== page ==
Late medieval manuscripts are filled with lovely interiors. New book by Eva Oledzka delights in showing off the decorative details and explain the stories behind
Medieval and Renaissance Interiors in Illuminated Manuscripts
By Eva Oledzka
British Library 2016
Afficionadas of Medieval Illuminations are natural fans of the Medieval Manuscripts Blogbecause of all the quirky and fine details in the fabulous manuscripts held in this invaluable collection, which curators point out on a nearly daily basis.
Lately, the British Library has published thematic books such as on sea monsters, women etc. Recently these have been followed by a lovely book on Medieval and Renaissance Interiors. Written by Eva Oledzka, currently librarian at the Bodleian in Oxford, she wrote her thesis on late medieval representations of architecture, domestic interiors and material culture. It is this ground work, which she now shares with us.
Background here is that in that late medieval domestic interiors suddenly cropped up in all sorts of artistic contexts: in carvings, murals, paintings and illuminations. No longer did events – which so obviously took place inside – get dragged outside, in order for them to be witnessed in public. Instead, artists allowed us to peak inside, into the mysterious world of the private, the hidden and the intimate. Nowhere is this perhaps more obvious than in the late medieval manuscripts from 1400 – 1500, which began to look and feel more like 20thcentury childish picture books, than religious texts framed by free floating doodles, flowers and grotesques.
Why was this? Eva Oledzka does not offer us much of an explanation. It is as if she believes this was merely a reflection of the secularisation of manuscript production, which took off in the late14th century, when Latin also began to gradually give way to the vernacular.Notice how there is an outside and two insides: St. Francis is inspiring St. Boniface to write down his legend, while Thomas Aquinas are entering from outside, admonishing and supporting him.
St. Bonaventure writing the Legend and Life of St. Francis. Florence 1504. British Library, MS 3229, fol 26
However, behind this shift was a wider cultural and religious history. To say it bluntly: In the high middle ages a sin consisted in an act. As such, thoughts were not in themselves sinful. You might lust for a woman or a man. But if you did not commit adultery, you were righteous in the eyes of God, because you had triumphed over the devil. In the later Middle Ages – to put it very simply – impure thoughts as well as states of mind – for instance melancholia – came gradually to be considered grave sins. Late medieval pious and spiritual individuals were simply much more obsessed with their inner life than their fellow high medieval ancestors. However, the irony of this was of course that as people had to explore this “inner life” in order to gauge the moral habitus of themselves and their neighbours, they also had to look for signs which might demonstrate their righteousness. In short order this led to people policing the private lives of themselves and their neighbours; which again led to a fascination with seeing what went on inside and what symbols of purity could be found in your own and your neighbour’s homes. Luckily, at this time shifts in the heating systems(chimneys and stoves) also provided practical possibilities to ensure smoke-free rooms, where all your wealth might be exhibited. It is perhaps this, which makes one of the most interesting chapters in this delightful book, one in which we are told the story of the role maiolica and glass played as symbols of Mary’s purity and virginity and how the exhibition of such treasures might have turned into clear expressions of faith. Showing off, some might say. Others might perhaps consider it more as a precursor to Calvinist thinking. It is obvious that Eva Oledzka does not dwell much upon this more general background for the opening up of the inner life in the 15th century. We should not blame her much, though. This story has already been written elsewhere and many times over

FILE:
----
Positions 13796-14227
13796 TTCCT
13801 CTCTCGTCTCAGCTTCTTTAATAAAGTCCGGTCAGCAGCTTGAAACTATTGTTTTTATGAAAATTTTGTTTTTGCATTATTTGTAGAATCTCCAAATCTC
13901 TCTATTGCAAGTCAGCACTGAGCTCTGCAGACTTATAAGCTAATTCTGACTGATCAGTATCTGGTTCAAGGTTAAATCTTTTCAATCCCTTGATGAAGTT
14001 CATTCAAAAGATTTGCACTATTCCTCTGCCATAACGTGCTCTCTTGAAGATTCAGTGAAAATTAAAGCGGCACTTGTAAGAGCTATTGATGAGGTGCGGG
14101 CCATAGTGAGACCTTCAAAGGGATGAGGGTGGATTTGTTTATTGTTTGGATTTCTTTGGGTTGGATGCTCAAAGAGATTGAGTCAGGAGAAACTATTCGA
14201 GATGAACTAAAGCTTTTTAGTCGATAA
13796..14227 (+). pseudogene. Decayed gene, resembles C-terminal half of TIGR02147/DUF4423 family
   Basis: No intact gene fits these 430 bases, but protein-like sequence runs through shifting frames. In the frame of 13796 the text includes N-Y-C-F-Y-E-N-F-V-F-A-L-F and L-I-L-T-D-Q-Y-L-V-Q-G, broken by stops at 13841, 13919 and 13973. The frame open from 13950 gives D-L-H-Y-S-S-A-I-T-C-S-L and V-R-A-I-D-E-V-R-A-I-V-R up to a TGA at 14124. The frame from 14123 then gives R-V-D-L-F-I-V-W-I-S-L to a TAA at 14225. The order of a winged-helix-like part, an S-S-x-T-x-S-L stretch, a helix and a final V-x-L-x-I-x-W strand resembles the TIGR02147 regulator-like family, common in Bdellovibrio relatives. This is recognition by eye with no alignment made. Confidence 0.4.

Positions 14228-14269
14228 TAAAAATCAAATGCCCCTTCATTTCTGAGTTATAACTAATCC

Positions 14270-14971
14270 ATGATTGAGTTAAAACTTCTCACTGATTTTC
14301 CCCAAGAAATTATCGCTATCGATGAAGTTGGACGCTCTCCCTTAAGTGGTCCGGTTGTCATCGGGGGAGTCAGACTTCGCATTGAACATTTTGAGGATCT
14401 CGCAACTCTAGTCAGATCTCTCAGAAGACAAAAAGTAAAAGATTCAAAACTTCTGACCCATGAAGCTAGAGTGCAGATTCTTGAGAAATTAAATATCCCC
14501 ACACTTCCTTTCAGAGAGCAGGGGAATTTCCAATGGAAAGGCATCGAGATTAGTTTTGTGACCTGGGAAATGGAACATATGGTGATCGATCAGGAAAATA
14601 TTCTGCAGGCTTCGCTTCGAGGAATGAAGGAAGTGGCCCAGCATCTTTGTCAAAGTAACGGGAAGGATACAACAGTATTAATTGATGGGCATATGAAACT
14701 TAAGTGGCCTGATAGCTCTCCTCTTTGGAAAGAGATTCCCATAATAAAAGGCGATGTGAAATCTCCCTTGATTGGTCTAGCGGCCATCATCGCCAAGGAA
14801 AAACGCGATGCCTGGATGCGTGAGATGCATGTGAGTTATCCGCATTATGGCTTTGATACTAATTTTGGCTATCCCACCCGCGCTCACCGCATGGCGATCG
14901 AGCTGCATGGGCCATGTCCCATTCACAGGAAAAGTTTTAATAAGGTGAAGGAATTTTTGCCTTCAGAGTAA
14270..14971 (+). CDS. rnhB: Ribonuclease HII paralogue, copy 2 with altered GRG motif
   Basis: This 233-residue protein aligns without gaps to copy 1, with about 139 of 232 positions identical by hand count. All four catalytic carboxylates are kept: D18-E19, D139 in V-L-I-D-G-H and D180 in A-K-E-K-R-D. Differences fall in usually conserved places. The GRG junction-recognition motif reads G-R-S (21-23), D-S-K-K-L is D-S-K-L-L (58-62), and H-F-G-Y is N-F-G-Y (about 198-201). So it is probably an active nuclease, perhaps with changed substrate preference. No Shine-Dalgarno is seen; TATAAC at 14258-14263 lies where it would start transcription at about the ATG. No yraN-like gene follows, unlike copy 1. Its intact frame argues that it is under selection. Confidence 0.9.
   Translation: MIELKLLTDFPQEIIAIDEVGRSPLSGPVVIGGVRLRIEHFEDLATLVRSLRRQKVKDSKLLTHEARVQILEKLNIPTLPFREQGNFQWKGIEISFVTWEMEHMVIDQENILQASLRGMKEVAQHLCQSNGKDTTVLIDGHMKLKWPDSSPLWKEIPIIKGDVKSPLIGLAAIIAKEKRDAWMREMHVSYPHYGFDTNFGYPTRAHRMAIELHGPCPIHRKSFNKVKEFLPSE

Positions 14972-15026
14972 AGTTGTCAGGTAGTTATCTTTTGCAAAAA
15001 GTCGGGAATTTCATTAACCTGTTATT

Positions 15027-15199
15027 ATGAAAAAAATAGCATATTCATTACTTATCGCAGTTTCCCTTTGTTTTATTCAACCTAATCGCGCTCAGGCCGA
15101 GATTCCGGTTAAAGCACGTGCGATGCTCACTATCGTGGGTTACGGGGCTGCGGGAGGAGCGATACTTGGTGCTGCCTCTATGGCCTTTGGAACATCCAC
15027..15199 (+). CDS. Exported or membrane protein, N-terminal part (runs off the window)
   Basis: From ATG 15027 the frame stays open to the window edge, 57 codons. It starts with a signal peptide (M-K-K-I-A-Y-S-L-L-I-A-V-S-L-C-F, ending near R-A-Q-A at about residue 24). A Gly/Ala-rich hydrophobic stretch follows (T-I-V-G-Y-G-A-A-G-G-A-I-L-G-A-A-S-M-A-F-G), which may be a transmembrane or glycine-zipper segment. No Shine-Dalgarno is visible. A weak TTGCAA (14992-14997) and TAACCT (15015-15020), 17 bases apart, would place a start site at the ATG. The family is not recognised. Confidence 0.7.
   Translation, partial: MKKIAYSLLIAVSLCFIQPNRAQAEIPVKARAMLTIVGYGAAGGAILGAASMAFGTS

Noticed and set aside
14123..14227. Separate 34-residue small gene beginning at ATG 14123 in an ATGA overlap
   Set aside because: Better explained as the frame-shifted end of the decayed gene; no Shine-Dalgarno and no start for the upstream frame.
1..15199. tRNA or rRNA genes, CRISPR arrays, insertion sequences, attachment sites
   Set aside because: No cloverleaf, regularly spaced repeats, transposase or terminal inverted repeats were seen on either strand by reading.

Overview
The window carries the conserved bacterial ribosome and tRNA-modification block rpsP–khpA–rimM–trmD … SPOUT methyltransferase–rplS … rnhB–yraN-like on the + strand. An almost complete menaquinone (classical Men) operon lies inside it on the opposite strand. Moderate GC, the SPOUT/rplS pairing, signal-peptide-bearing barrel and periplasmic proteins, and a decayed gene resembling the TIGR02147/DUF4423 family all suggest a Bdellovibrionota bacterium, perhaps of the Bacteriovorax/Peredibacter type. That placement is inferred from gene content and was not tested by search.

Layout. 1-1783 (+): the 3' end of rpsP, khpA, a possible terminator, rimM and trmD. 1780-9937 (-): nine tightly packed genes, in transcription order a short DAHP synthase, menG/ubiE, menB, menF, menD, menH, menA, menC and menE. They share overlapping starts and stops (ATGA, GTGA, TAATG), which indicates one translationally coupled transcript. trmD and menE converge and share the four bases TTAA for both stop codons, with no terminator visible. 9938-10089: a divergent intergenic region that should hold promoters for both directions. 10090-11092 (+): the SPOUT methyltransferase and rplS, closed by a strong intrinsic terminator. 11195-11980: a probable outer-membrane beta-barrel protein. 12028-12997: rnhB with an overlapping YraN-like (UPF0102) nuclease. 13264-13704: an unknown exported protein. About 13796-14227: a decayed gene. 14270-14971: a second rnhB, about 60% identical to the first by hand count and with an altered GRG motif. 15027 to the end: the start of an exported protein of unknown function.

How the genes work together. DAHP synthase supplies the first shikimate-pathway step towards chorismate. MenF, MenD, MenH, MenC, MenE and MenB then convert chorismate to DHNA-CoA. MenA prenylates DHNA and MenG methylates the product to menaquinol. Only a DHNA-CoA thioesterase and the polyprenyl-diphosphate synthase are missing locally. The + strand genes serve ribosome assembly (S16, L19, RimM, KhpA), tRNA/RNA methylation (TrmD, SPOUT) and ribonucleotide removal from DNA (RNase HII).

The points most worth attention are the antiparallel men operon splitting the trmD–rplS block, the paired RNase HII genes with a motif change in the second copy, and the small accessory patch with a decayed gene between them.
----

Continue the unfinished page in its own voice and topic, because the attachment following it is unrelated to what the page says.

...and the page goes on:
What we get are instead a series of delightful and down-to-earth introductions to the material culture in these late medieval homes. First of all we get an overview of the architecture: of doors and stairs, windows, floors, walls and ceilings. But we also get a fine introduction to the different systems of heating, lightening and hygiene as well as kitchens, bedrooms and living rooms; not least do we get a sense of the furniture – beds, chests, cupboards, benches, chairs, stools and tables. Finally, we are introduced to how, when and where this new-found material wealth was displayed.
Looking at all the wonderful illuminations placed in front of our eyes we seem to be invited to feast upon endless details. Yes, some of the miniatures are definitely undersized, but we do have the ability to check out the digitized manuscripts on the website of the British Library, where most of the illustrations have been found; this is a wonderful opportunity for anyone partaking in living history and re-enactments.
Perhaps, in this way, the book will serve more as a fine catalogue than an actual pictorial source. The added bonus, though, is of course that the book is not just a coffee-table publication, but in fact also a fine and dense read.
Book of Hours of Engelbert of Nassau, Flanders ca. 1480 – 90. Bodleian Library, University of Oxford MS Douce 219, fol 145